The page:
CSX: PSR Operational Changes Enumerated

There has been a lot of Discussion Lately about the Results and Effects of CSX's Implementation of Precision Scheduled Railroading. To Kick Off a Broad Analysis of that Operating Philosophy's Impact Upon Rail Activity in ANRP's Region, We Begin with a Basic Then-And-Now Review of CSX Train Operations.

Precision Scheduled Railroading has generated promises, alarm, financial results, and angst – but what has it meant on the ground for customers? An examination of CSX regional train operation changes since PSR’s implementation indicates that road “manifest” and intermodal trains have been combined and lengthened, but local freights are running about the same.

Syracuse NY – Middleboro MA

Schematized map of CSX Albany Division operations between Syracuse NY and Middleboro MA, Nov.2019. Correlate with tables (below) to determine specific train movements, {Christopher Parker illustration}.

Fewer, longer road jobs

In 2017, CSX ran seven mixed merchandise trains from Selkirk to West Springfield, Brookfield, Worcester, Ayer and Framingham. Now that business is handled in four much longer trains operated with distributed power. Three are mixed freight from Selkirk to Springfield, Worcester, and Framingham, respectively. One is a Cleveland – Brookfield automotive train.

In 2017 four container and intermodal trains linked Worcester to New Jersey, Chicago (two trains), and Columbus OH/St. Louis. A fifth train linked Springfield to Chicago.

Current CSX through-train operations

The CSX New Jersey – New England train has been dropped entirely. Blocks from Worcester still make connections to Florida points. One pair of connecting Worcester – Midwest trains has been dropped, leaving just one pair running Boston – Chicago, while other Boston line trains terminate at Syracuse, to have their traffic added to other trains serving Midwest yards. In 2018, CSX shifted some BNSF connecting traffic from Worcester to West Springfield.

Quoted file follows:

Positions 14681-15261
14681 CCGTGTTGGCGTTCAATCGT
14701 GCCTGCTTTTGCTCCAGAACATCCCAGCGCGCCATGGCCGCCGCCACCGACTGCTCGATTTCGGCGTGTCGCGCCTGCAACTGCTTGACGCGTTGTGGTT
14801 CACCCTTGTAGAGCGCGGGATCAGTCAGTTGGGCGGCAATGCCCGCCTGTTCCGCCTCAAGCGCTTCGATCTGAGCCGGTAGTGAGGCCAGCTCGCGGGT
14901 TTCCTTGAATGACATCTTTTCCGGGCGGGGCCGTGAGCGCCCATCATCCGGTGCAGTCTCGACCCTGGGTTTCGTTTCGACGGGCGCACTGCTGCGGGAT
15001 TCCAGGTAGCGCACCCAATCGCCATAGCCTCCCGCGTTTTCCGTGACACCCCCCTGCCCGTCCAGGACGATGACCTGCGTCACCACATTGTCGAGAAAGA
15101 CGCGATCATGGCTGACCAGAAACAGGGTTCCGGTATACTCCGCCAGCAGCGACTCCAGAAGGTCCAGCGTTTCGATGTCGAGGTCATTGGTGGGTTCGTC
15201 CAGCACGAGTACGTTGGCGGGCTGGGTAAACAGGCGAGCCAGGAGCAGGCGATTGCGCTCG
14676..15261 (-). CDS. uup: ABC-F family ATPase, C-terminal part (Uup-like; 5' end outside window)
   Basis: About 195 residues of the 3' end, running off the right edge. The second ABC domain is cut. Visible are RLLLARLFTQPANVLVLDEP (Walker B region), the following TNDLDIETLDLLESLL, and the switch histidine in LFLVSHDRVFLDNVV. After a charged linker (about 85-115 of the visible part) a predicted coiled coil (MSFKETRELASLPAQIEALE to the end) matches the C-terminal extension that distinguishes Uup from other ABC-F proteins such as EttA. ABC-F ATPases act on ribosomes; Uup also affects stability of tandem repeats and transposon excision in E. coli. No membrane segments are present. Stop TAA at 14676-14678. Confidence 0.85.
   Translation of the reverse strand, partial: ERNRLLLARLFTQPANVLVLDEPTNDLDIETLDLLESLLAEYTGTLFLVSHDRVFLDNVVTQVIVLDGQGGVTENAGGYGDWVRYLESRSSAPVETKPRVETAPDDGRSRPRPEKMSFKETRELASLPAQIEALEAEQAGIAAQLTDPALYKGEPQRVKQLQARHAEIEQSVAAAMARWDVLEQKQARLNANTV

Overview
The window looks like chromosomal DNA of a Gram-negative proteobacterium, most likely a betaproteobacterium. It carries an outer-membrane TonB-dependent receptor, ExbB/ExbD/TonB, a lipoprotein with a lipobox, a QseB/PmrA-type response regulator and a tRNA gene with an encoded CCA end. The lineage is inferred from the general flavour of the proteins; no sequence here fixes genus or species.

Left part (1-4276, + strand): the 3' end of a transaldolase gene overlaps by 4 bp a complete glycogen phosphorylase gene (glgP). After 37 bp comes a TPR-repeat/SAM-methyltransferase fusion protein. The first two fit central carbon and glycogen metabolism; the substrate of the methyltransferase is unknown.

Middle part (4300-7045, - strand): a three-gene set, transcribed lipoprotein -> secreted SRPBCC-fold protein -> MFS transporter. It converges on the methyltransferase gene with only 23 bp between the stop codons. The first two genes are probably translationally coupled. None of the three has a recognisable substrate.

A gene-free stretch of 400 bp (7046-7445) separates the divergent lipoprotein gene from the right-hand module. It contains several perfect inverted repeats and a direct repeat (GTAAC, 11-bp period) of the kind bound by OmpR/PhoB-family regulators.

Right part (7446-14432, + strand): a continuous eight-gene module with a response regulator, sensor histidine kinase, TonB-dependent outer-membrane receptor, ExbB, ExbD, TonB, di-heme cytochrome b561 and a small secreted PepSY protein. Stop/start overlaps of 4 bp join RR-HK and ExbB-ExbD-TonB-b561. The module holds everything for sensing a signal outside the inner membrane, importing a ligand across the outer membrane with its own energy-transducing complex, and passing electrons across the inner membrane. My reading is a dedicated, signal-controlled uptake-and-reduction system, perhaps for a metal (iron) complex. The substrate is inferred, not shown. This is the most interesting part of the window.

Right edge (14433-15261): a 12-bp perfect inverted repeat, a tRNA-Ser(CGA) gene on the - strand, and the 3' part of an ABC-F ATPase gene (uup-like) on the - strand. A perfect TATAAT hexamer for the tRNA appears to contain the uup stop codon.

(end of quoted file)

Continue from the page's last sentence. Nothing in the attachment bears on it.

CSX continues to run unit ethanol trains from midwest points to Motiva in Providence RI via P&W. These have not been mixed into the regular carload freight network as some other unit train runs have.

Thus, PSR’s most apparent accomplishment is fewer, longer intermodal and manifest trains.

Local service changes

In 2017 CSX ran 19 local freights in New England. Four of them have been abolished:

  • B732 and B735 in Readville (due to declining business),
  • B723 from Framingham, resulting in Westboro and Grafton & Upton no longer getting daily service,

B721 which served the last Boston customers and the New England produce market in Everett. (CSX transferred responsibility for Everett service to Pan-Am.)

Current CSX local operations

Modest changes

Otherwise, local freight service appears to be running more or less the same as before PSR, though without the prior reliability, due in part perhaps, to reduced “extra board” manpower.

The premise of Precision Scheduled Railroading is that, more schedule discipline results in better asset utilization, lower costs, and better service to customers. Cost savings from longer road trains are obvious, and we presume that significant savings are coming from more efficient yard operations and scheduling so dwell is reduced. But railfan observations indicate that train schedules are no more definite than before PSR implementation.

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Associate Editor; Consultant for Rail Planning & Development
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Christopher has 15 years of railroad experience, starting as a Conductor on Cape Cod and 15 years of public policy advocacy and outreach work. Christopher is Executive Director of Vermont Rail Action Network, communicating the vision of better trains to elected and government officials, community leaders and the public. Christopher is a consultant for freight and passenger planning and development projects including operating planning, federal grant applications, marketing, and public outreach.